Customer Review

24 of 27 people found the following review helpful
5.0 out of 5 stars Watch it as soon as you can!, 9 July 2010
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This review is from: The Party's Over (BFI Flipside) (DVD + Blu-ray) (Blu-ray)
The BFI have done another brilliant piece of work - this time with The Party's Over. The 'dual format', together with an excellent booklet, certainly give you every chance to compare versions and consider the absurdities of censorship (abeit at a distance of nearly 50 years. With The Party's Over, the censors seemed to be pandering to the Establishment in a predictable but particularly half-baked way. I wouldn't agree with Clive Saunders' review that the implications (and they are only implications - nothing is clearly seen - hence the 12 certificate) of the film are ever "somewhat nauseating". Nor would I say that it wasn't a film for the "faint-hearted", but I suppose it all depends on what you are used to. While not a fan of violence and gore, I am enthusiastic about many of the Italian Giallos of the late 60's and 70's, some of which are genuinely nauseating!
Oliver Reed plays a similar character to his Moise of The Party's Over, in two other great films of this period, both currently available on DVD: Michael Winner's (!!) The System, and Joseph Losey's, The Damned (a.k.a These Are The Damned). His performance in all three is at times mannered and theatrical...but absolutely fascinatingly so. It's also sincere and multi-layered.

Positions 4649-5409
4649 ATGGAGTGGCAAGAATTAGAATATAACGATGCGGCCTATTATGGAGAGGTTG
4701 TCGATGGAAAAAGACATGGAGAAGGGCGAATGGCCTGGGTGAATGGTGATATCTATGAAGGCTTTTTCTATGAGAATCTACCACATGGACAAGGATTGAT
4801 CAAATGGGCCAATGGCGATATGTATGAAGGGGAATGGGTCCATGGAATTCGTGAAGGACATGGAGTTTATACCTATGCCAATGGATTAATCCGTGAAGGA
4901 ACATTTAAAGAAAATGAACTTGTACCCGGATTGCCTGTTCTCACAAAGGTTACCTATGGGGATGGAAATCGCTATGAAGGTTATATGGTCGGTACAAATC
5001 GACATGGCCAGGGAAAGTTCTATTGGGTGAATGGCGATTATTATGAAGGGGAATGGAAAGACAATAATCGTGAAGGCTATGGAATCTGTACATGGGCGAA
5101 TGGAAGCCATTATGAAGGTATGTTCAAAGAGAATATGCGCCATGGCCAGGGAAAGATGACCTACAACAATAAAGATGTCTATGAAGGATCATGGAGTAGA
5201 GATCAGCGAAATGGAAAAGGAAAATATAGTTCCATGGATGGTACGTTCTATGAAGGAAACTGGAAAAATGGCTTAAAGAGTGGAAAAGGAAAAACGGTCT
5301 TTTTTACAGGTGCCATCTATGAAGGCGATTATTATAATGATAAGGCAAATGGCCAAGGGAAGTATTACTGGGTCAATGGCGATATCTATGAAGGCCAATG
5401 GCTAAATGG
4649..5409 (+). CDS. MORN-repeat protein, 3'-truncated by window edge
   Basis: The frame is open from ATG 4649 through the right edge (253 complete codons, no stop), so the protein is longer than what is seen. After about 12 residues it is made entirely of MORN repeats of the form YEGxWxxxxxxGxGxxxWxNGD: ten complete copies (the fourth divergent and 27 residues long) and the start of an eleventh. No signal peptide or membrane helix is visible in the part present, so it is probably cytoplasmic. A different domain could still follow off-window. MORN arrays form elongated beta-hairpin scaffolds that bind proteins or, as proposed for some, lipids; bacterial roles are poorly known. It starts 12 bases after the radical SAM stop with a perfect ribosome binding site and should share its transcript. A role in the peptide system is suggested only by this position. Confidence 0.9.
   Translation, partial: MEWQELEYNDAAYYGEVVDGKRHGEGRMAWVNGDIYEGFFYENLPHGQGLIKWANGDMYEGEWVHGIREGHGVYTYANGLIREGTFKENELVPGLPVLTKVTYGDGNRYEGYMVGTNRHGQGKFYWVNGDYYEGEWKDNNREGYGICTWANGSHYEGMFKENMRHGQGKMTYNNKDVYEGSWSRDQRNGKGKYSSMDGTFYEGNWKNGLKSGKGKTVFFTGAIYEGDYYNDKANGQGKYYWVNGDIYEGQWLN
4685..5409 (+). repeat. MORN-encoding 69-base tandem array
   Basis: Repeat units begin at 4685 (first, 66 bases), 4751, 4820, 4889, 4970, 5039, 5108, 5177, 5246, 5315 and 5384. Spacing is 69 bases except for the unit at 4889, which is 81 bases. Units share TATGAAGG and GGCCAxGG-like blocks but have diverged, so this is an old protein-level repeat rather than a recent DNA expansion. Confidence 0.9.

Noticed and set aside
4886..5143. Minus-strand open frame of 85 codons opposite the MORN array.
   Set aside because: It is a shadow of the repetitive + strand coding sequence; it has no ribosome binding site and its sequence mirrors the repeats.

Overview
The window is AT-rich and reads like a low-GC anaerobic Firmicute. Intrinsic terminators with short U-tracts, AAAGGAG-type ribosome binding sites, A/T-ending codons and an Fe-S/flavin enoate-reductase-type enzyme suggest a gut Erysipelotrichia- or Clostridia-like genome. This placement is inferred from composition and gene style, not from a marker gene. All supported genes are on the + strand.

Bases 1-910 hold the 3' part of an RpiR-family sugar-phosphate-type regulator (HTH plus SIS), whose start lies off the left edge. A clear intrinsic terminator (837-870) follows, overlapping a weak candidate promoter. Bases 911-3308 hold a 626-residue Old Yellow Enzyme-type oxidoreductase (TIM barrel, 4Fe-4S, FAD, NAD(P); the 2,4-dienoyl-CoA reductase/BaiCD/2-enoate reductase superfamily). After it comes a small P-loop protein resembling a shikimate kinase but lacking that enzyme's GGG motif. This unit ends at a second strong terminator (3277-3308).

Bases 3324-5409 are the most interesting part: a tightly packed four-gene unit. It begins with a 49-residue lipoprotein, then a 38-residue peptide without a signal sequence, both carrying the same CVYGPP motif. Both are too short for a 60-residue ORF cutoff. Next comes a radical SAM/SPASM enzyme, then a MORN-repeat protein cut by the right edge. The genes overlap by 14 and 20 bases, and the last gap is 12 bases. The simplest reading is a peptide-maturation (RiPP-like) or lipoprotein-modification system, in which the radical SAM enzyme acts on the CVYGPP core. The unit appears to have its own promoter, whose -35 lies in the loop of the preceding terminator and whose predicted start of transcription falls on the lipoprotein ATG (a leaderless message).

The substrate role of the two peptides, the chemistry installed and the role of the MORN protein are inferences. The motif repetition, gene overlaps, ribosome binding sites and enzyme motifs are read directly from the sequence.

The Party's Over does take a while to get going, at first we thought it might just be another silly, middle-class dropouts, mindlessly partying, waste of time; but it grew geometrically better as it went on, even developing an echo of the Rashomon, alternate viewpoints, structure. And I think that to say as Clive Saunders does (sorry Clive, but without reading your review I wouldn't have got around to writing one at all!) that the people show no compassion or emotion towards each other, misses the point. They are feigning not to care and when their feelings catch up with them, its then that they grow up...the party's over. This is the only implication that the film could be projecting that I would disagree with: that this feigning, this playing of roles, is a stage that one must grow out of and entirely reject. Many kinds of lifestyle can be equally valid, equally 'grown up'. Once the pose of this particular 'Party' is exposed, some of those 'Partying' may find a more conventional path, while others may find the truth beyond the pose.
There are only a few slight problems with the DVD (aside from the very sticky label sealing shut the case noted by some internet reviews - finally removable with white spirit...but best to slide the insert out first in case the white spirit gets under the case cover) which I'm sure were inavoidable: the audio volume fluctuations and some original picture damage. But with two interesting short films as well (Emma was especially entrancing), The Party's Over is worth every penny. The supporting players: Louise Sorel (believably enigmatic and distant - lending real weight to her fall) Ann Lynn and Clifford David, Catherine Woodville (borrowing Steed's bowler and umbrella?!!) Eddie Albert (bullying and bereft), even wonderful Geoff Randall (Mike Pratt) presumably just posing as a Cuban!? are all enjoyable. The real locations are great too - the midnight 'funeral' scene notably evocative. Watch it as soon as you can!
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